C1 Welcome to Neutral
I am finally, finally, here. After years of processing my papers, years of focus in studying, I am finally here. Cara Astrid Noble is finally here! In the country where opportunity is far, far, greater than where I’ve come from. I will be spending two years in high school in this foreign land. Back where I’m from, I am technically a high school senior; but at 16 and in this country, I am at just the right age to start my junior year in high school.
Finishing high school here will later give me better access to world-class universities, which might lead into me having a good life. I can’t stop thinking of all the possibilities, the future that I’d be able to make for myself here. A very good one. Far better than my parents had. Maybe even better than my aunt who’s the first one to come here as an immigrant worker. It literally took me blood (nose bleeds because I just won’t stop studying), sweat and tears to get here and I won’t let anything to jeopardize this. I owe it to my parents, to my aunt, to myself.
“So, this is your room, I know it’s small and we’re a bit cramped in this apartment, but I hope you’d still be comfortable.” Annie, my mom’s youngest sister said as she put the last of my boxes on the floor of my new room. I’m in love. The room isn’t that huge, but it has a huge window. It is right on the wall as you enter my room, letting in all the sunlight, and two small corner windows by my bed. “I see you’ve put the wallpaper of my liking, huh.” I said as I note of the wallpaper with pale violet vintage flowers. The room, even a little small looks amazing and comfortable. “I have my own bathroom too?!” Annie nodded and proceeded to show me a small bathroom with a bath-shower combo, a toilet, and a sink.
Annie lives at the top of a four-floor apartment building. According to her, this was the best among all the places she looked into, years ago once she could afford a place of her own. The 4th floor was supposed to be the storage area for the building, but the owner at the last minute decided to turn some of the space into another apartment. Annie said she got the lease for “a very, low price” and has lived here since then.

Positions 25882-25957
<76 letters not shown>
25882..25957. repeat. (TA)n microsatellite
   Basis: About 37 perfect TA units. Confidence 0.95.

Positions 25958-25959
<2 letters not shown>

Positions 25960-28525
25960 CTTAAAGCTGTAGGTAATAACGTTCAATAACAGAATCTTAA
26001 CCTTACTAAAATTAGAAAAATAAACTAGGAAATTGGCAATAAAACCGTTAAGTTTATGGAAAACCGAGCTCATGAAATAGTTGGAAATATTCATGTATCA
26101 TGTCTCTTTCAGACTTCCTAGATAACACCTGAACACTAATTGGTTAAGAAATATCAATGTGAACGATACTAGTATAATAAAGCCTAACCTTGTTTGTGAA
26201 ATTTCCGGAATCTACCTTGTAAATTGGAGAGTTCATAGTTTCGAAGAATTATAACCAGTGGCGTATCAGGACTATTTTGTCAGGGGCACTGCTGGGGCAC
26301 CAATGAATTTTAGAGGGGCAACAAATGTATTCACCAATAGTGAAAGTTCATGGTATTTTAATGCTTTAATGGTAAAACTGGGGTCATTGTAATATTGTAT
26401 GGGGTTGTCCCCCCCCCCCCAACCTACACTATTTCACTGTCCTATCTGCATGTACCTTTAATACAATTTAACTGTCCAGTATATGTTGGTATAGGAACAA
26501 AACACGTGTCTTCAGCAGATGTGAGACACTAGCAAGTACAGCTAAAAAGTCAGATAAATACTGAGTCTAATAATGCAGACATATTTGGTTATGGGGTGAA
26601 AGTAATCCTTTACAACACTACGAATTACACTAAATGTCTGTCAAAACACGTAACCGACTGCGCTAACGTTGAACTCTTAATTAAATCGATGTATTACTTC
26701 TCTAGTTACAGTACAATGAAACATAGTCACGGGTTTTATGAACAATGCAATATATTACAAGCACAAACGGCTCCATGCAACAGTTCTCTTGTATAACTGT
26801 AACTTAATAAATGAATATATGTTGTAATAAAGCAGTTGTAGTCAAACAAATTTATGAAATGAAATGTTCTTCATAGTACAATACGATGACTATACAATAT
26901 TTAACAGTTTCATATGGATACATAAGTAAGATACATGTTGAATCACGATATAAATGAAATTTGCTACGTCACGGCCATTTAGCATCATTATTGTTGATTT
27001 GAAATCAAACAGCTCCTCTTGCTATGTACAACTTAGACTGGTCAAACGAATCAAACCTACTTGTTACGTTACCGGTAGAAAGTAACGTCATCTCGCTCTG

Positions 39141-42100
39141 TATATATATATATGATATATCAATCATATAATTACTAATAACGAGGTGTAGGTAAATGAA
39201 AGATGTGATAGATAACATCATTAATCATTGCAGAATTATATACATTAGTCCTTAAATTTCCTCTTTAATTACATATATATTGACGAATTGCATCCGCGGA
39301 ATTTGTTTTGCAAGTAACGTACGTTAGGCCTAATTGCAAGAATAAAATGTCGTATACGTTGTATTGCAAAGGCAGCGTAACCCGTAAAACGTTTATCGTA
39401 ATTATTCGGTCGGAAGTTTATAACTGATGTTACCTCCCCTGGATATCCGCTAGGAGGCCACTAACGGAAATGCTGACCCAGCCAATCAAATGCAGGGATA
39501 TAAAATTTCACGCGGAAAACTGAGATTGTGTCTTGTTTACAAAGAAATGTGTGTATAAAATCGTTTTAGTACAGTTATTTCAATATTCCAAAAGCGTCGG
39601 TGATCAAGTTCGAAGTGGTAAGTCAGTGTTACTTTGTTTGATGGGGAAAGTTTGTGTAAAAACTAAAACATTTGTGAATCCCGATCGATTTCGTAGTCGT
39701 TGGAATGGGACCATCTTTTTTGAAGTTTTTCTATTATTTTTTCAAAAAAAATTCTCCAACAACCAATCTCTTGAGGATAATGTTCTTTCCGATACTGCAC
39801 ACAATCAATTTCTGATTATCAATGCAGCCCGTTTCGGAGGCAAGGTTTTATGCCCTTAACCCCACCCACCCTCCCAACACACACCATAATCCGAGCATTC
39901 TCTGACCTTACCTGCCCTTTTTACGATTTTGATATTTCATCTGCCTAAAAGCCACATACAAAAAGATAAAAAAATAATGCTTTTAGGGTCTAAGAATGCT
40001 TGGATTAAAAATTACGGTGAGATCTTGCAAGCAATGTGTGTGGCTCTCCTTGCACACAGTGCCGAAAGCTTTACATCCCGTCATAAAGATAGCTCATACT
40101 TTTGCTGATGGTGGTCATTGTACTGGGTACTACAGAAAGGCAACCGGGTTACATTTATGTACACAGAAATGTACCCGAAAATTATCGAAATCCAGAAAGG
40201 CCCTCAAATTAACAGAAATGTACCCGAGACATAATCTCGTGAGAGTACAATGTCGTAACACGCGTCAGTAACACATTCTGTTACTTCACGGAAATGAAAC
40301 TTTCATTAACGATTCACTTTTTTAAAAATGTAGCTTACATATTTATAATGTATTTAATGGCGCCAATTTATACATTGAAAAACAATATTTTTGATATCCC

Turns out the owner of the building is friends with one of her friends which is why she got the place on a cheaper rent. “You got me a four-poster bed? You didn’t have to!” I exclaimed as I bounced on the mattress of the bed which took half of the room. I don’t even care about the space. Imagine what I can do to make this room pretty! MY. OWN. ROOM! “Well, there was a huge sale at IKEA, and I had extra so…” Annie smiled indulgingly at me and took out the pillows and bedsheets from the cabinet.
“And here’s the stuff that goes with your bed.” Annie (she refused to be called Aunt Annie), sat next to me and sighed. “You ready for this? It’s going to be quite a change.” I swallowed at the tender look on her face and nodded. My aunt looked tired, but still very beautiful. The first time I saw her at the airport, she looked a little bit lonely, she smiled a bright smile though, so I forgot to ask her about it.
Annie left home at 19 and has spent the last eight years here, working. She started as a nanny, even though she has a degree at early childhood development; she said if she wants to be something, she has to start somewhere, even at the bottom. So, she did. Right now, she’s one of the teachers at a privately-ran daycare centers located at the Upper Neutral which paid good, she said, and with that, she “can definitely support me”.
You might be asking how on earth is she a degree holder at age of 19? Well, she started school earlier than most children back home (just a year early though, I think), graduated high school at 15, attended a public university back home before she was even 16. By 19, she had her degree in college, found an opportunity to work here as a lived-in nanny and the rest is history. And because my aunt is kind and selfless, she worked hard to be able to bring me over here with her. To ensure that she had enough residency to be able to apply for a citizenship, she skipped going home for holidays and important events for years and just worked and worked. She also never bothered for a relationship the whole time she was working to petition me. She’s technically my mother—she actually adopted me when I was 10. My real mom said it’d be easier for my aunt to petition me when the time is right.
And that time is now.